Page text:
From its first scene, Diarmuid Lawrence and Andrew Davies’ verson highlights Emma’s social context—class divisions in Highbury. According to David Monagham, screenwriter Andrew Davies renders both the novel’s “Burkeian view of the social contract”[15]
and its historical context, namely the lower classes’ “discontent…in the wake of the French revolution.”[16] For Burke and Austen, “society is not frozen into a state of immutable perfection,” but is “a living organism” that “must either grow or wither and
die.”[17] Davies asserts that Highbury’s small community, led by its insular upper class, is too static to survive the nineteenth century’s social changes.

In his essay “Emma and the Art of Adaptation,” Monagham describes how Davies establishes his reading of Highbury
in his first scene: working-class thieves raid Hartfield’s chicken coups, observed by a sleepy and bored Emma. Emma’s depiction in this scene contrasts with the lower-class characters’: she is captured by a still camera, framed by a white window, and moves slowly, while the thieves’ running feet are followed by the camera. The upper-class, static Emma is separated from the turbulent
lower-class. In the next scene, Mr. Woodhouse tells Miss Taylor not to marry Mr. Weston as they and Emma ride in a carriage past Highbury’s poor; Davies juxtaposes the inert upper class—represented by Mr. Woodhouse’s hatred of change—with the need for change. In the third scene, the newly wedded Mr. and Mrs. Weston run to their carriage, followed by the camera like the chicken
thieves. The upbeat music, moving camera, and jostling carriage indicate that marriage represents healthy change in Davies’ Highbury.[18]

In contrast to Davies’ telefilm, Douglas McGrath’s Emma (1996) focuses on Emma’s peers as her pertinent social context,
prompting Carol M. Dole to criticize the McGrath film for ignoring Emma’s social context and perpetuating
the “American ‘myth of classlessness.’”[19] Nevertheless, McGrath’s film depicts Emma
as a Bildungsroman,[20] showing how Emma matures by interacting with her friends until she can marry
her dearest friend, Mr. Knightly. McGrath’s opening sequence features portraits of the important characters: Mrs. and Miss Bates, Mr. Elton, Mr. and Mrs. Weston, Mr. Knightly, Mr. Woodhouse, and Emma. The characters pictured here constitute Emma’s social context, as the narrator’s first line emphasizes: “In a time when one’s town was one’s world, and the actions at a dance excited
greater interest than the movement of armies, there lived a young woman who knew how this world should be run.”[21]
The camera, fittingly, moves from the spinning globe to Emma’s face. McGrath’s ironic opening line indicates that Emma’s interactions with her friends will teach her that she does not know “how this world should be run.” McGrath is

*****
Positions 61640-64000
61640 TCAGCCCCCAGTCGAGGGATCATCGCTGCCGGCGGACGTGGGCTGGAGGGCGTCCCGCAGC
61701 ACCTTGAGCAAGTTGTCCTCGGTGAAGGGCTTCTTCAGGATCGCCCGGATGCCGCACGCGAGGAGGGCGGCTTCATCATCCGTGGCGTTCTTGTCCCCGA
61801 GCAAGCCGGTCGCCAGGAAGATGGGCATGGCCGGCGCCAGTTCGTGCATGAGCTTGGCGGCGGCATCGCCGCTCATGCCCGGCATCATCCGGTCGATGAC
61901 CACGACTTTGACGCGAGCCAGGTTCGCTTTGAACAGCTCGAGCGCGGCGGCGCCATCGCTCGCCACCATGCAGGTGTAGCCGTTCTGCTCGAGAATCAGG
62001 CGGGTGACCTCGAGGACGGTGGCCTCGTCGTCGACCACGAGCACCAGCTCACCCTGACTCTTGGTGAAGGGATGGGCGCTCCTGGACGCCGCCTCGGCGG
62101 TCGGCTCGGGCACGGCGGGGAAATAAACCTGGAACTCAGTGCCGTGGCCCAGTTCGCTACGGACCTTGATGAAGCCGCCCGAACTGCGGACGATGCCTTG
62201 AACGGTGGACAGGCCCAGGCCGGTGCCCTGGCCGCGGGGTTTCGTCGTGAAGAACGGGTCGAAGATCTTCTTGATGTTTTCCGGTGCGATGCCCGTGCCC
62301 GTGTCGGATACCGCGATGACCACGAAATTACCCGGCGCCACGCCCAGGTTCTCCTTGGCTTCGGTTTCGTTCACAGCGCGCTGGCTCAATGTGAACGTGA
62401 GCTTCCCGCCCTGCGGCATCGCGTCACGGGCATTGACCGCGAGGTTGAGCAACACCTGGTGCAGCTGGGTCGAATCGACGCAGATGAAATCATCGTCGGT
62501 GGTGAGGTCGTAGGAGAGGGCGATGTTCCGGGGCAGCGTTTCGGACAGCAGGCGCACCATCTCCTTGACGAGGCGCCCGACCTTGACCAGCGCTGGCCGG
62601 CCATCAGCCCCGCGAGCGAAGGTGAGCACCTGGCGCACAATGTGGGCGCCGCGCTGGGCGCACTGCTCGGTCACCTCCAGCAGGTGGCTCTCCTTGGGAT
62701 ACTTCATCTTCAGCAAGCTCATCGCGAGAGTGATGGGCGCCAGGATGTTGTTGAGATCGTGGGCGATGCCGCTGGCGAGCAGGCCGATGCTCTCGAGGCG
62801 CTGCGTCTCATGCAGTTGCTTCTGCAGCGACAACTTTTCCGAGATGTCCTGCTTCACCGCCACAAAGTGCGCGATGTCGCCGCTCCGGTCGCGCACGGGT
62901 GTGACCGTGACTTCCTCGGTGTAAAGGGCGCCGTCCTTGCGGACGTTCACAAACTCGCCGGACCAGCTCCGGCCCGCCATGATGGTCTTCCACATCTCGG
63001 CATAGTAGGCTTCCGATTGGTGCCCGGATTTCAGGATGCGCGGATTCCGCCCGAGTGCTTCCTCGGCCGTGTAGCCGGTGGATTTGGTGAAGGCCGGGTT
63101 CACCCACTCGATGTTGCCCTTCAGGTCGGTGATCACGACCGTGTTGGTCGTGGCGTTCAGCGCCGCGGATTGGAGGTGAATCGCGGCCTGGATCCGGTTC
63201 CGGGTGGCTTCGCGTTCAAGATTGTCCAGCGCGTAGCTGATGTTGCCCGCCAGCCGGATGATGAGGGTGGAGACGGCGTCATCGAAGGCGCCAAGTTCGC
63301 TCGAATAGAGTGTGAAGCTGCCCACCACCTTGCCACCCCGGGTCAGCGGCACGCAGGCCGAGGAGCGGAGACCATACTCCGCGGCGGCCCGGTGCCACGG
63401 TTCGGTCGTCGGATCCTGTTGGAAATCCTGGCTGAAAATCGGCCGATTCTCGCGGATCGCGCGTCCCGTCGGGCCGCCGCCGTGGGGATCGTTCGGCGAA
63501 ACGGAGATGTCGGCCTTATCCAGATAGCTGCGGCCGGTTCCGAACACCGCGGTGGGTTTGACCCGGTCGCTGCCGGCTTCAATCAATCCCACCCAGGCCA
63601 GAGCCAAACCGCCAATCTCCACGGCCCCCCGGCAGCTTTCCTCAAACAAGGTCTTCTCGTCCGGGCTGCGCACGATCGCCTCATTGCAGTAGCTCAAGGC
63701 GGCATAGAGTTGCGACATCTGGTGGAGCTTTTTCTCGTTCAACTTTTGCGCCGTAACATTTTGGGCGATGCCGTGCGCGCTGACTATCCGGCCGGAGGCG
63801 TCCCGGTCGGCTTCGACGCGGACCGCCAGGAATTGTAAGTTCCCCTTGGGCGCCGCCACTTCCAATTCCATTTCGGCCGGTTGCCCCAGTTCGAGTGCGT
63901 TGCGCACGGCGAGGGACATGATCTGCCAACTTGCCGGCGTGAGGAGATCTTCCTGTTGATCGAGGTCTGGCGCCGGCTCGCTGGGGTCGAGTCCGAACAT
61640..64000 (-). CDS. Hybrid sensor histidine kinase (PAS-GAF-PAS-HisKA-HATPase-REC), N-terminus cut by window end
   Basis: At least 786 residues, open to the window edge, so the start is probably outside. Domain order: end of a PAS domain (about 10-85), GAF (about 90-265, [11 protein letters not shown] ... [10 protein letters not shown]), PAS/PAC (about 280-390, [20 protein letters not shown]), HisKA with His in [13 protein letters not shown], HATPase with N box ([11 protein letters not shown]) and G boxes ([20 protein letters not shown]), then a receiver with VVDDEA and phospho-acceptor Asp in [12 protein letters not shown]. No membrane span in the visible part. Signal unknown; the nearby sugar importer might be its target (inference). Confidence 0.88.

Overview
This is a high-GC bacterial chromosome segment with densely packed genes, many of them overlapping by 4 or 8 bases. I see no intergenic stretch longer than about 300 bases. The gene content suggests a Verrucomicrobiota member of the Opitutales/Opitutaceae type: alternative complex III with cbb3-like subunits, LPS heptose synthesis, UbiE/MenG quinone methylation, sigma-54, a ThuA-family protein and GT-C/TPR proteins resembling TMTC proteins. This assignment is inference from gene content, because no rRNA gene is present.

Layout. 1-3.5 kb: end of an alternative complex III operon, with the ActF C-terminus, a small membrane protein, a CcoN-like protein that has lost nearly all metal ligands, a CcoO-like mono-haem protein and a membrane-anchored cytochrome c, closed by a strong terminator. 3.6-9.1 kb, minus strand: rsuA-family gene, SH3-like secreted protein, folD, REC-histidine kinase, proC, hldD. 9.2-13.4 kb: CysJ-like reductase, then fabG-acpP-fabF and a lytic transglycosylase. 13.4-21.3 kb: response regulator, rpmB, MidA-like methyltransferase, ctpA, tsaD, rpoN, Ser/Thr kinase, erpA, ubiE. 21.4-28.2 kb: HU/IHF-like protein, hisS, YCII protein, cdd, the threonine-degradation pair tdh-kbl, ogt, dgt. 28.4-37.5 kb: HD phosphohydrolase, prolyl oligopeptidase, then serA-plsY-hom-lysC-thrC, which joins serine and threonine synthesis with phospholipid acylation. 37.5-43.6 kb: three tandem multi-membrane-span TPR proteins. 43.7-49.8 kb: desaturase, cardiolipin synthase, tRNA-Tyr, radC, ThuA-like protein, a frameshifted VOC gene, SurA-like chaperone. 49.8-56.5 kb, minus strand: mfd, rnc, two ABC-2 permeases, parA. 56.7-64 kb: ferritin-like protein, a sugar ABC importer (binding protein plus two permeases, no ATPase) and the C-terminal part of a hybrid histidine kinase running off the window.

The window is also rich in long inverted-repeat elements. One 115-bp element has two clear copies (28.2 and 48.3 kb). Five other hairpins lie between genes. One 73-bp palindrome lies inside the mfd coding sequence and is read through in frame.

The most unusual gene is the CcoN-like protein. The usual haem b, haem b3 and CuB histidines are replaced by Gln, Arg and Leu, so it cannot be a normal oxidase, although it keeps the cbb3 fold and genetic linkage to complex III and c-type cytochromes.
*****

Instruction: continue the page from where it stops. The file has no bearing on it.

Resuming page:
interested in how the society fosters the individual. For instance, in the first scene, Emma tells Mrs. Weston: “Such happiness this brings to all of us.”[22] The camera again focuses on Emma’s painted globe, which symbolizes Mrs. Weston’s inclination to indulge Emma and allow her to waste her gifts instead of using them to help her peers.[23] Mrs. Weston’s decisions—like each character’s—do not affect only her, but her peers.

Emma’s relevant social context in screenwriter Sandy Welch’s Emma (2009) is even more limited than in McGrath’s film; Welch
begins with a prologue sequence dramatizing Emma, Frank, and Jane’s childhoods. As Emma says in the first episode, “Jane, Frank Churchill and I are bound together in a mysterious sort of way.”[24] The prologue shows how the tragedies in Emma, Jane, and Frank’s childhoods are aberrations in Highbury’s social order: an upper-class family becomes poor, two mothers die, and two children leave and “trust their fortune to strangers.”[25] The rattling carriages that carry Jane and Frank from Highbury represent social disorder. Yet Welch, like McGrath more interested in psychological than social order, emphasizes how Emma, Jane, and Frank’s childhood experiences of loss and loneliness affect their actions as adults.

In the first scene, Welch reveals how Mrs. Woodhouse’s death affects Emma’s childhood. A young Emma plays with dolls beneath a table, the table’s legs and curtains surrounding her, isolating her from the other people in the room. As Emma hears Miss Bates talk of Jane, she rolls her eyes at Miss Taylor, already rejecting Jane’s friendship. Mr. Woodhouse shushes Miss Bates lest Emma should
hear of Jane going to the seaside with the Campbells; thus, the sea represents maturity, liberty, and community for the viewer, who sees the child Emma still trapped beneath the table, alone with her dolls. With the prologue and first scene, the film presents Emma as alienated from others by her mother’s death.

The Closing Scenes

Kate Beckinsale and Mark Strong as Emma and Mr Knightly in Andrew Davies' adaptation

Having established their favored interpretation of Austen’s novel, the filmmakers must conclude by consummating their themes. In Davies’s telefilm, the opening scenes’ contrast between chaos and immobility merges in a dance’s orderly movement. The camera
follows Emma as she trots agitatedly after discovering that Harriet loves Mr. Knightly, and cuts quickly from Emma to Harriet as they nearly collide and nervously tell of their engagements. After Mr. Knightly promises both
“stability” and “change” to his tenants, [26] the three happy couples dance together, surrounded by both upper- and